Section 6323(j)(1) provides in pertinent part:

SEC. 6323(j). Withdrawal of Notice in Certain Circumstances.--

(1) In general.--The Secretary may withdraw a notice of a lien filed under this section * * * if the Secretary determines that--

(A) the filing of such notice was premature or otherwise not in accordance with administrative procedures of the Secretary,

(B) the taxpayer has entered into an agreement under section 6159 to satisfy the tax liability for which the lien was imposed by means of installment payments, unless such agreement provides otherwise,

(C) the withdrawal of such notice will facilitate the collection of the tax liability, or

(D) with the consent of the taxpayer or the National Taxpayer Advocate, the withdrawal of such notice would be in the best interests of the taxpayer (as determined by the National Taxpayer Advocate) and the United States.

Petitioners contend the Appeals officer, Ms. Okajima-Garcia, abused her discretion by failing to withdraw the notice of Federal tax lien (1) under section 6323(j)(1)(A) because the filing of the notice was premature; (2) under section 6323(j)(1)(B) because it was filed after an installment agreement had been agreed to; and (3) under section 6323(j)(1)(D) because it serves no useful purpose other than to damage petitioners' credit rating.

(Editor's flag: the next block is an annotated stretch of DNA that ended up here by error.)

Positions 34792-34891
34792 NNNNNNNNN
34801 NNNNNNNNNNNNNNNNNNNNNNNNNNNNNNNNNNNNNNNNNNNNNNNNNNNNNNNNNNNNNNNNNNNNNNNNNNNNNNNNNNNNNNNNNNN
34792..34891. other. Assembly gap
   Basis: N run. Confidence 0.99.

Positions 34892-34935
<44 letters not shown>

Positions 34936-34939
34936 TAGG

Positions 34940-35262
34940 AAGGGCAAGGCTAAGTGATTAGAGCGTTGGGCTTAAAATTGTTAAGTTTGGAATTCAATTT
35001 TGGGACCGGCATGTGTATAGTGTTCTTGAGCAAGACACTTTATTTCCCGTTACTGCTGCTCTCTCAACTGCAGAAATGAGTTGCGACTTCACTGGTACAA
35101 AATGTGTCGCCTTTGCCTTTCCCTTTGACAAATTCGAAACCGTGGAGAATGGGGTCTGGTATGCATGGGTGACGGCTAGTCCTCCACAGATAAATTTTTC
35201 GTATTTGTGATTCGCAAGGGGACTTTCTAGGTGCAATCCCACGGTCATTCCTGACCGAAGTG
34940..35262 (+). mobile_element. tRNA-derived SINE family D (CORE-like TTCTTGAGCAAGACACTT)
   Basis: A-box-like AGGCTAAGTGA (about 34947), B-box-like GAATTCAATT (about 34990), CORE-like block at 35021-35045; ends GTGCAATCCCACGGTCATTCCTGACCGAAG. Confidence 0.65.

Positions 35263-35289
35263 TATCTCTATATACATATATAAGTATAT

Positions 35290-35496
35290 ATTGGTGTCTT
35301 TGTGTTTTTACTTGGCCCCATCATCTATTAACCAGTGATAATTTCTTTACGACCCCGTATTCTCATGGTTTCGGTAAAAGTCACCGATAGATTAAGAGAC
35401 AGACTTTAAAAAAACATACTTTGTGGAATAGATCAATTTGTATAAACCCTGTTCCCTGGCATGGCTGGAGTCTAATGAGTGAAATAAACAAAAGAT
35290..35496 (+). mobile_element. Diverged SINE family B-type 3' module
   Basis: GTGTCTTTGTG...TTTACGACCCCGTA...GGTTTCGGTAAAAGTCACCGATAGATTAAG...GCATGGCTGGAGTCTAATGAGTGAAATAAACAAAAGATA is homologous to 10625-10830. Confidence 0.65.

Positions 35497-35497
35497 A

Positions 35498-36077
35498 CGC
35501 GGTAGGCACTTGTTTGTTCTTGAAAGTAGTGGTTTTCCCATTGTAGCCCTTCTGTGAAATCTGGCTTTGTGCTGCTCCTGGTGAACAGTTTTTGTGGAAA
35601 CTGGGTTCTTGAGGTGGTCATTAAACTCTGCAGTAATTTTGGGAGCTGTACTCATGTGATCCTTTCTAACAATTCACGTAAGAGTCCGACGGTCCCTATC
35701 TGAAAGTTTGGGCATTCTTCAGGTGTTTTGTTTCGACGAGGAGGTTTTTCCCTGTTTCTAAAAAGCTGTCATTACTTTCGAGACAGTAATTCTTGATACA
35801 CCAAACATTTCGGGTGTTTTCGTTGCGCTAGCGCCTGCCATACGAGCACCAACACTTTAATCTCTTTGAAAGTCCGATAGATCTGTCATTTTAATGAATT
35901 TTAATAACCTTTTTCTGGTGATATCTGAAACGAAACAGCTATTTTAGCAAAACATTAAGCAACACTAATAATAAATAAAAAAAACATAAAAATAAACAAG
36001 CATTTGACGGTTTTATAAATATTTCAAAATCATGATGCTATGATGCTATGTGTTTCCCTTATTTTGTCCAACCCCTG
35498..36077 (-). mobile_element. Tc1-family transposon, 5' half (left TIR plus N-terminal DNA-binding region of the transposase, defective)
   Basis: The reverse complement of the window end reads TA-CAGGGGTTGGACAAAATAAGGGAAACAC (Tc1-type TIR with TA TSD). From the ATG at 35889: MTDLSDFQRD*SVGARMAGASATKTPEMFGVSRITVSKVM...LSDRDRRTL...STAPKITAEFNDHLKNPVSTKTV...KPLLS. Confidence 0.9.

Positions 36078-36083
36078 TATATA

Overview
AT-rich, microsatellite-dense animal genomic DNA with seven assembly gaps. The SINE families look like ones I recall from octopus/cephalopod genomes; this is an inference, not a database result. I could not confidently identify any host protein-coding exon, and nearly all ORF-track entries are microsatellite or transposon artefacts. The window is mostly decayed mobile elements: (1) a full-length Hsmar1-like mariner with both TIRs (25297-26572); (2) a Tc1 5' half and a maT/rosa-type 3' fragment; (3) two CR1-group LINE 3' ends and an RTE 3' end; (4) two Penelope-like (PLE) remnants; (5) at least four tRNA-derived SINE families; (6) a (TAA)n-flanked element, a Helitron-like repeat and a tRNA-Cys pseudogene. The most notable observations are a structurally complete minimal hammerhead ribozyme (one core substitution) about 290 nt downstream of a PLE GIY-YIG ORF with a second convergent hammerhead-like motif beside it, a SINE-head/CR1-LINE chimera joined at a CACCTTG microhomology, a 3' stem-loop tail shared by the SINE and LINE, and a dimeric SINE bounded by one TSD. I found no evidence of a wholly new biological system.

The notice of Federal tax lien was not filed prematurely. Income tax liabilities were assessed against petitioners for the years at issue on October 20 and December 1, 2003, respectively. A notice and demand for payment was mailed to petitioners within 60 days of each assessment date. See sec. 6303. Respondent issued a notice of levy on November 4, 2004, to which petitioners did not respond. A notice of Federal tax lien filing was mailed to petitioners on March 2, 2005, and the lien was recorded on March 7, 2005. Filing of the Federal tax lien took place after assessment and notice and demand, and at each step petitioners were properly notified.

Entering into an installment agreement does not preclude the filing of a Federal tax lien, nor is the Commissioner required to withdraw a Federal tax lien after an installment agreement has become effective. See Ramirez v. Commissioner , T.C. Memo. 2005-179; Stein v. Commissioner , T.C. Memo. 2004-124. Section 6323(j)(1) is permissive. The Commissioner "may" withdraw a Federal tax lien pursuant to section 6323(j)(1), but respondent's failure to do so in this case is not an abuse of discretion. Ramirez v. Commissioner , supra ; Stein v. Commissioner , supra .

Petitioners did not produce any evidence to support their contention that the filing of the notice of Federal tax lien would impair their ability to pay their outstanding liabilities. On the basis of the facts presented, this Court holds that respondent did not abuse his discretion in sustaining the filing of the notice of Federal tax lien.

In reaching these holdings, the Court has considered all arguments made and, to the extent not mentioned, concludes that they are moot, irrelevant, or without merit.

To reflect the foregoing,

Decision will be entered for respondent.